Another Saudi woman defies driving ban, arrested

Last Sunday Manal al-Sherif,  Saudi woman was arrested for launching a campaign to challenge the ban on women driving in the country and posting a video of herself driving on YouTube. She obtained her driving license in the US.

According to the news article in Gulf News,

Women in Saudi Arabia are not allowed to drive and must have written approval from a designated guardian – a father, husband, brother or son – to leave the country, work or travel abroad.

This is not the first time that a woman in Saudi Arabia got behind the wheels and filmed herself driving. There was Wajeha Al Huwaider in 2009 hoping that this act of “civil disobedience” will create a wave of change and reform towards fair treatment to women, including allowing them to drive on the kingdom’s public roads. But alas, nothing has come out of it even if there is no official law in Saudi Arabia stating that women cannot drive. It is simply a social taboo that has been taken to the extreme like many other things in Saudi – and sadly, continues until this very day.

The current driving ban applies to all women in Saudi Arabia, regardless of their nationality, and it’s been a topic of heated public debate in recent years.

In a world not too far away from Saudi Arabia, women can drive in Dubai (and the whole of UAE) without any restrictions. We all hope the same kind of basic right is granted to all the women in Saudi Arabia, someday soon.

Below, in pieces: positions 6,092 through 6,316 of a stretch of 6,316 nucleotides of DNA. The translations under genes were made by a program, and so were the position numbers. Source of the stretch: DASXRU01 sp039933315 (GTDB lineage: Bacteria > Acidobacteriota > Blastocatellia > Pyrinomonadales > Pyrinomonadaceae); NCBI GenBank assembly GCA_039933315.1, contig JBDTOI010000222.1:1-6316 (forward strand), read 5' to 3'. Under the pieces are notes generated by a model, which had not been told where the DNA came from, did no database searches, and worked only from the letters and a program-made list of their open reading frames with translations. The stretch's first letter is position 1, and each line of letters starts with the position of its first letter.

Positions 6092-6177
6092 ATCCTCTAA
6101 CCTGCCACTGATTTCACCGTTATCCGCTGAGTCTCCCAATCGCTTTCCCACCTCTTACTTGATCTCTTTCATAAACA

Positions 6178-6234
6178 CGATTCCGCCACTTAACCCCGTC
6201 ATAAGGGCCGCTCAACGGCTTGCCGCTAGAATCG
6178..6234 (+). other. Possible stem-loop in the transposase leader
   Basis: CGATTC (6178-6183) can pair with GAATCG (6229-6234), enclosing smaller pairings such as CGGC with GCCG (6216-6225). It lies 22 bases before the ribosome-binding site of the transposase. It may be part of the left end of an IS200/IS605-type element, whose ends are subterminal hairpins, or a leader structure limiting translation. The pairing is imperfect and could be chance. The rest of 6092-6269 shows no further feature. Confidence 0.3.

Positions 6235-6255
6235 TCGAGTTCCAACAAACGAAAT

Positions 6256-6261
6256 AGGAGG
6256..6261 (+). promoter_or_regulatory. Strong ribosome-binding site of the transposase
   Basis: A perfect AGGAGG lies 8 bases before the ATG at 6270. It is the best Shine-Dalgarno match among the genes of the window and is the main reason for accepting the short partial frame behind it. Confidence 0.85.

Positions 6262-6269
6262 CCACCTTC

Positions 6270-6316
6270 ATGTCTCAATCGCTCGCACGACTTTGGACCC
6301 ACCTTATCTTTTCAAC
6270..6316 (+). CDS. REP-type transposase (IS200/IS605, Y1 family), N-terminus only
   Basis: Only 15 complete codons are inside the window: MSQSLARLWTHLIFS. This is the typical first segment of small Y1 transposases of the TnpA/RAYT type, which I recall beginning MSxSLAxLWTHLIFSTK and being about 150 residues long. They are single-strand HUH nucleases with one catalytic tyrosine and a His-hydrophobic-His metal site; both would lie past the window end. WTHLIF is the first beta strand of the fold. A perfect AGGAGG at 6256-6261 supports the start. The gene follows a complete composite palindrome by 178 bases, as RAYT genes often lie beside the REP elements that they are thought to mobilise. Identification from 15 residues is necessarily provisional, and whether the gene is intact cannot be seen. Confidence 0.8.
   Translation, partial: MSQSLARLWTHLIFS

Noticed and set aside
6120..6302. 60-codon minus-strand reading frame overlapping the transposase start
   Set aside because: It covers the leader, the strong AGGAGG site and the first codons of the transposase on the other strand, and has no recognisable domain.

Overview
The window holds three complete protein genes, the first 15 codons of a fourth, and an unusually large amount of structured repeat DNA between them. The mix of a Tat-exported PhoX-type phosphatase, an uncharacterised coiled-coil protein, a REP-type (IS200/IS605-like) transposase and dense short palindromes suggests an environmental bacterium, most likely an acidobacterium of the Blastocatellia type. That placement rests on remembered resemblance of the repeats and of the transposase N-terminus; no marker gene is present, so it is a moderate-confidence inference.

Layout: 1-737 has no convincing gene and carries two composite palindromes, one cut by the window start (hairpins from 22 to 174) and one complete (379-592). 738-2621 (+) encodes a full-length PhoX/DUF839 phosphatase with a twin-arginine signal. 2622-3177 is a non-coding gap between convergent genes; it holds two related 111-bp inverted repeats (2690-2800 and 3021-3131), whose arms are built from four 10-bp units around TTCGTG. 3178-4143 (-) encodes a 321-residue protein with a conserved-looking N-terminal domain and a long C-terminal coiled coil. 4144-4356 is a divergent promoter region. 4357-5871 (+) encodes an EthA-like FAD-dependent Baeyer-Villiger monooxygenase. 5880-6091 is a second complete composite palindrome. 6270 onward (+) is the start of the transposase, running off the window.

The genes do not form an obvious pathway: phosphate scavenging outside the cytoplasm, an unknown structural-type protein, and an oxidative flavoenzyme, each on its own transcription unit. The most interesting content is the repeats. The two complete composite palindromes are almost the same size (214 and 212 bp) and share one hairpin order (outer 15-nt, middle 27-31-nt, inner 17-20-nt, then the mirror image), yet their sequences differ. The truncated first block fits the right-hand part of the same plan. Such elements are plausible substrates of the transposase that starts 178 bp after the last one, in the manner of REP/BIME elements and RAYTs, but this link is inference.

6 thoughts on “Another Saudi woman defies driving ban, arrested

  1. I had no idea that this kind of thing even existed! I’m really shocked actually-Being in the US, I can’t imagine woman not being able to drive.

    I hope, like you, that steps can be taken in the future to bring equality to all woman in Saudi and everywhere else!

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  2. Unless these things are made public, they don’t exist for the rest of the world. Silence is a good cover, and what we don’t know makes us incapable of reacting.

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  3. I didn’t know that the ban applied to ALL women regardless of nationality. I assumed that if you were an American woman in Saudi Arabia, you could drive while there, but aparantly not. Very sad for women in that country and very brave for the women who are trying to make change happen. I applaud them for their efforts.

    Like

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